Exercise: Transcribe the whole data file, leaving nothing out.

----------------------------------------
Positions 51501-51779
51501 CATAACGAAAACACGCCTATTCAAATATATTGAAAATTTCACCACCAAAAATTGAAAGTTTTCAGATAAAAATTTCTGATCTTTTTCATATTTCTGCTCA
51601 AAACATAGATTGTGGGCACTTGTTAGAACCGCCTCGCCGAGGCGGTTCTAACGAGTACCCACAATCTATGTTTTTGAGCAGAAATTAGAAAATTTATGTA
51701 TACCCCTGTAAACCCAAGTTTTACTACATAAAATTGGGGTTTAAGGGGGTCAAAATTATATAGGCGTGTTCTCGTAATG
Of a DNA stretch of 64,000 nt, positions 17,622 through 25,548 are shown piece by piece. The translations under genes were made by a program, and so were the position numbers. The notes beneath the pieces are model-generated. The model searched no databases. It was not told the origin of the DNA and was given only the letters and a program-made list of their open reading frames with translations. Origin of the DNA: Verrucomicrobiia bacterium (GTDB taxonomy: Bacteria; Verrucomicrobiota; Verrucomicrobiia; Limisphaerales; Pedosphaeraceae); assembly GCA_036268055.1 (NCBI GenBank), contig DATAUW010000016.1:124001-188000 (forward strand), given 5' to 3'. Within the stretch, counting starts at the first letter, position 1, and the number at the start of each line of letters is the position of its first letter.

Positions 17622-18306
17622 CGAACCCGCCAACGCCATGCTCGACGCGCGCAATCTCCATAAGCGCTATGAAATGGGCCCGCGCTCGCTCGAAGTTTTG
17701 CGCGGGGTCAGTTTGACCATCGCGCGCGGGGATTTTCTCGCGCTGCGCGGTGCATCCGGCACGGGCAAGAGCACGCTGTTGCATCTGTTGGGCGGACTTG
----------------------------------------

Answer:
Positions 51501-51779
51501 CATAACGAAAACACGCCTATTCAAATATATTGAAAATTTCACCACCAAAAATTGAAAGTTTTCAGATAAAAATTTCTGATCTTTTTCATATTTCTGCTCA
51601 AAACATAGATTGTGGGCACTTGTTAGAACCGCCTCGCCGAGGCGGTTCTAACGAGTACCCACAATCTATGTTTTTGAGCAGAAATTAGAAAATTTATGTA
51701 TACCCCTGTAAACCCAAGTTTTACTACATAAAATTGGGGTTTAAGGGGGTCAAAATTATATAGGCGTGTTCTCGTAATG
Of a DNA stretch of 64,000 nt, positions 17,622 through 25,548 are shown piece by piece. The translations under genes were made by a program, and so were the position numbers. The notes beneath the pieces are model-generated. The model searched no databases. It was not told the origin of the DNA and was given only the letters and a program-made list of their open reading frames with translations. Origin of the DNA: Verrucomicrobiia bacterium (GTDB taxonomy: Bacteria; Verrucomicrobiota; Verrucomicrobiia; Limisphaerales; Pedosphaeraceae); assembly GCA_036268055.1 (NCBI GenBank), contig DATAUW010000016.1:124001-188000 (forward strand), given 5' to 3'. Within the stretch, counting starts at the first letter, position 1, and the number at the start of each line of letters is the position of its first letter.

Positions 17622-18306
17622 CGAACCCGCCAACGCCATGCTCGACGCGCGCAATCTCCATAAGCGCTATGAAATGGGCCCGCGCTCGCTCGAAGTTTTG
17701 CGCGGGGTCAGTTTGACCATCGCGCGCGGGGATTTTCTCGCGCTGCGCGGTGCATCCGGCACGGGCAAGAGCACGCTGTTGCATCTGTTGGGCGGACTTG